Make a Habit of Taking Notes During Your Quiet Time
Recently in my college classes we talked about reading strategies. One of the things that we discuss is a strategy to be a critical thinker and reader. In turn this practice enables us to be a better learner and understand and retain information better. The strategy we learn is taking notes (or annotating) while reading. We tell our students that simply holding a pen or pencil in your hand creates an active reader of you. This is a great approach to use during bible reading and quiet times too.
Unfortunately, this is a strategy that has fallen a bit by the wayside for me during my own bible reading times. It’s something that I’ve always been so good about in the past. Lately though, I’ve grown a bit lax and more intermittent in taking notes or journaling during my quiet times. I guess I had gotten out of the habit.
I’ve noticed a pattern when I write notes less. I tend to remember less, and I notice a little deceleration in my spiritual growth. Sometimes I have even tangibly “felt” further from God. It’s been a noticeable difference for me in hindsight.
Lately, I have sensed the Holy Spirit telling me to go back to what I did before. I remembered that before I was more consistent in journaling and in taking notes during my quiet times. During those times of my life when I took more notes and journaled, I grew more spiritually.
“Consider how far you have fallen! Repent and do the things you did at first. If you do not repent, I will come to you and remove your lampstand from its place.” Revelation 2:5 (NIV)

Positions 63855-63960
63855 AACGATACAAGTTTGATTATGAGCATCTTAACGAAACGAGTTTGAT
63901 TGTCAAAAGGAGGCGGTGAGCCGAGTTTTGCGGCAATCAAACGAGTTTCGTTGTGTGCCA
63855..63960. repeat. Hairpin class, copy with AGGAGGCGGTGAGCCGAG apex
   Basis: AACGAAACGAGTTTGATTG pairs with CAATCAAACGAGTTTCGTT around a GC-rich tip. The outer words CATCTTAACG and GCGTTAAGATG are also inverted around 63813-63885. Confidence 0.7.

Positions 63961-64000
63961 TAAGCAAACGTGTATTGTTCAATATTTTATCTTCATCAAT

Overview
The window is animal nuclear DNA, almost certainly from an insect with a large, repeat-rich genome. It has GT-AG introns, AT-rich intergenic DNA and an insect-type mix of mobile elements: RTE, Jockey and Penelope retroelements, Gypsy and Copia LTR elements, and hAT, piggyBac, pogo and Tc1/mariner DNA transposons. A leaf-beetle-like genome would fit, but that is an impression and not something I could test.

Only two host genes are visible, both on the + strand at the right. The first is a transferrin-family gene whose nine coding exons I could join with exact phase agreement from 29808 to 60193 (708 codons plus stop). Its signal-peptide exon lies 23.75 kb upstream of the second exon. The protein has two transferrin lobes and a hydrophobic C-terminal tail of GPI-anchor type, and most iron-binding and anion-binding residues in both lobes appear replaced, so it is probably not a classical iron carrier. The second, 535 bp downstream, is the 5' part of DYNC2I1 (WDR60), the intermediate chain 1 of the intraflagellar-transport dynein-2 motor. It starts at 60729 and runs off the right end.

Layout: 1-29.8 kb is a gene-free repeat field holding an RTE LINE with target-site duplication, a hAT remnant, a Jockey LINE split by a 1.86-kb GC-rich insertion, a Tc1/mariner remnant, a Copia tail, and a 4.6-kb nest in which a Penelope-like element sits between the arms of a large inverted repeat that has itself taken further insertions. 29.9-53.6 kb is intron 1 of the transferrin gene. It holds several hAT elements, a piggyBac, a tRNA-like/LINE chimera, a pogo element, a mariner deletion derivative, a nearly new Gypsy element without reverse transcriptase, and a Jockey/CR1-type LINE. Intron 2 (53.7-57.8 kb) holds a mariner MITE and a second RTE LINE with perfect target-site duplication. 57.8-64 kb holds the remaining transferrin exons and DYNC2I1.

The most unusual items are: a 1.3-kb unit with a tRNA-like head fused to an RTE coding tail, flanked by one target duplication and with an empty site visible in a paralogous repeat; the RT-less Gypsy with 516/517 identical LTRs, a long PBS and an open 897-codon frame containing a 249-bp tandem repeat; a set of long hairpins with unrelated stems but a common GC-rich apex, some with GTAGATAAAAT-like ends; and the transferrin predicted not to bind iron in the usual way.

Benefits of taking notes and journaling
I know firsthand of the benefits of taking notes. You’d think I’d be better about practicing what I preach! I guess sometimes even I need reminders. I’ve written before about why it’s important to write things down and take handwritten notes. Some of the advantages to taking notes and journaling I discussed in previous posts were…
- Scientific research shows it’s proven to help with remembering the information better—we remember more of what we write down.
- This article discusses how our brains are engaged more and we learn more when taking notes.
- It helps the information to take root into our minds and spirit.
- Writing things down gives us something to go back and reference later during a time of need or just as a timely reminder.
- Writing things down can be a record and evidence of our growth and progress as we look back on our notes.
- Our written notes can be a resource to share with others or from which others can learn.